Nursing Home Compare:  The Freeze is Lifted but the Bar is Raised 

On March 5, 2019, CMS published QSO 19-08-NH announcing several significant changes to the Five Star Quality Rating System which will take effect April 24, 2019.  The changes include adjustments to all three domains of the Five Star Quality Rating System — Health Inspections, Staffing and Quality Measures. 

The Health Inspection domain will once again be included in facilities’ overall star rating calculations. CMS had previously placed a “freeze” on the Health Inspections star rating in February 2018 due to the implementation of a new survey process related to Phase 2 of the Requirements of Participation. As a result, facilities’ star ratings remained static and changes in performance were not reflected. After a year-long analysis of survey findings, CMS determined that the average number of cited deficiencies remained consistent between the old survey process and the new survey process and that the Health Inspection star rating could resume. Like before the freeze, the star rating calculation will be based on three cycles of inspections and will now include inspections conducted on or after November 28, 2017. Scores will be determined based on pre-freeze weighting with the most recent period assigned a factor of one-half, the previous period with a weighting of one-third, and the third-oldest period with a weighting of one-sixth.  CMS also announced that star ratings will now be suppressed for facilities included in the Special Focus Facilities (SFF) program, which total approximately 90 facilities.


Changes to the Staffing domain include new staffing rating thresholds, increased weight of the registered nurse (RN) staffing in the staffing rating, and a change to the on-site RN threshold.  To incentivize improved staffing, CMS will establish new thresholds for staffing ratings and adjust the rating grid to increase the weight of RN staffing in the star rating.  Details regarding the new thresholds will be included in the “Five-Star Users’ Guide April 2019” in the Downloads section on the Five-Star Quality Rating System webpage.  Perhaps the most drastic change, facilities that report four or more days in a quarter with no RN on site will be automatically downgraded to a one-star rating in the Staffing domain, a change from the previous threshold of seven days, making internal auditing of PBJ reporting even more important.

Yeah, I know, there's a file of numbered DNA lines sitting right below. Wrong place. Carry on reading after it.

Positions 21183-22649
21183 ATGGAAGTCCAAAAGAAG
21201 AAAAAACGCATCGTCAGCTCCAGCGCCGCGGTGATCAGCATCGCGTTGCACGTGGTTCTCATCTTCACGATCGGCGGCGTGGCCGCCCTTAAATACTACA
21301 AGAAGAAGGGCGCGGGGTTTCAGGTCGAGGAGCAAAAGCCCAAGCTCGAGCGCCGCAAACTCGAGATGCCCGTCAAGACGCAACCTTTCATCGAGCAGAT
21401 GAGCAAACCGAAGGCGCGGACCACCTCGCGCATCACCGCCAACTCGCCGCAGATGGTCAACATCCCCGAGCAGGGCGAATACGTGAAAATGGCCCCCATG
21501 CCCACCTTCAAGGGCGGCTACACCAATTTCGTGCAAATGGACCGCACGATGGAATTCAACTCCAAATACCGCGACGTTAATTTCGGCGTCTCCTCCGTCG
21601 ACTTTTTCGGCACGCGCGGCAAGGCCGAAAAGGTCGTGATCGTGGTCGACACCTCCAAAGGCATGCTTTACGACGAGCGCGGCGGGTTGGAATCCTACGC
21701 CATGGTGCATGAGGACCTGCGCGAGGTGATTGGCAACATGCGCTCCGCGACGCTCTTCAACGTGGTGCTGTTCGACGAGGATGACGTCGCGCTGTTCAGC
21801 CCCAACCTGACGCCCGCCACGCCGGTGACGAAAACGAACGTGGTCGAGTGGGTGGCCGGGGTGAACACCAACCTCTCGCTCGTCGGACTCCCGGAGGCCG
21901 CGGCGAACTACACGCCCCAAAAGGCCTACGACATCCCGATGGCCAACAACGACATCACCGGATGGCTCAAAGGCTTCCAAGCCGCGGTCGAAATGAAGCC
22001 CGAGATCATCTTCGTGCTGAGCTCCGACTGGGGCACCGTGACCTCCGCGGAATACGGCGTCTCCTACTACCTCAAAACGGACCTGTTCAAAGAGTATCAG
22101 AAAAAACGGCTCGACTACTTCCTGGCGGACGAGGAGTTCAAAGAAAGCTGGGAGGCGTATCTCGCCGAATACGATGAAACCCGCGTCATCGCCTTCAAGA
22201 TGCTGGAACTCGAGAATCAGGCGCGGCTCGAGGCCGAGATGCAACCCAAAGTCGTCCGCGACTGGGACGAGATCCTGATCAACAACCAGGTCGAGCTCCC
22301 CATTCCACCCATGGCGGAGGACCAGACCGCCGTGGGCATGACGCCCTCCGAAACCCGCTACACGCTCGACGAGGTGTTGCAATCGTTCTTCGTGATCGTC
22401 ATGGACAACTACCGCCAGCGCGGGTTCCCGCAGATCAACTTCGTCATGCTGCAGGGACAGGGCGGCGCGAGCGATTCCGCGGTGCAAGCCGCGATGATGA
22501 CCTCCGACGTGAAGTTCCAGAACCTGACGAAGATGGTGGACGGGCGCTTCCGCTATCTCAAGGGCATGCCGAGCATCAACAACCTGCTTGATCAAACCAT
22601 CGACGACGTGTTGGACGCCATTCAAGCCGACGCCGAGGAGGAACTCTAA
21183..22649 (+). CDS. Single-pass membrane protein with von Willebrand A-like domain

The Quality Measure (QM) rating domain will see several changes including: 

  • New QM rating thresholds. Thresholds will be raised, requiring facilities to show greater rates of improvement. Thresholds will also continue to increase by 50 percent every six months going forward, which mean facilities must continue to improve in order to maintain ratings.
  • QM weightings and scoring. QMs will now be identified as “high” weight and “medium” weight. For QMs of high weight, a total of 150 points will be available, awarded in 10-point increments. For QMs of medium weight, 100 total points will be available, awarded in 5-point increments.
  • Separation of short-stay and long-stay ratings. Data from short-stay residents and long-stay residents will be evaluated separately due to the differing needs and care goals of these two populations. Long-stay resident data will now include hospitalization rates and emergency department transfers, but no longer include the use of physical restraints due to consistently high performance by facilities on this measure in the past. Among short-stay resident data, CMS will replace pressure ulcers and successful discharge to community with two similar measures from the Skilled Nursing Facility Quality Reporting Program.  (More detail on the QM article changes in the article below.) 

CMS warns that as a result of these changes, many nursing homes will see a decline in their domain ratings as well as potential for a decline in the Overall Five Star Rating. Additionally, changes may impact participation in programs such as Centers for Medicare and Medicaid Innovation (CMMI) demonstrations and Medicare Advantage plan networks.  LeadingAge will be watching these developments but encourages members to share experiences with us so that we may continue to advocate on your behalf in our regular meetings with CMS.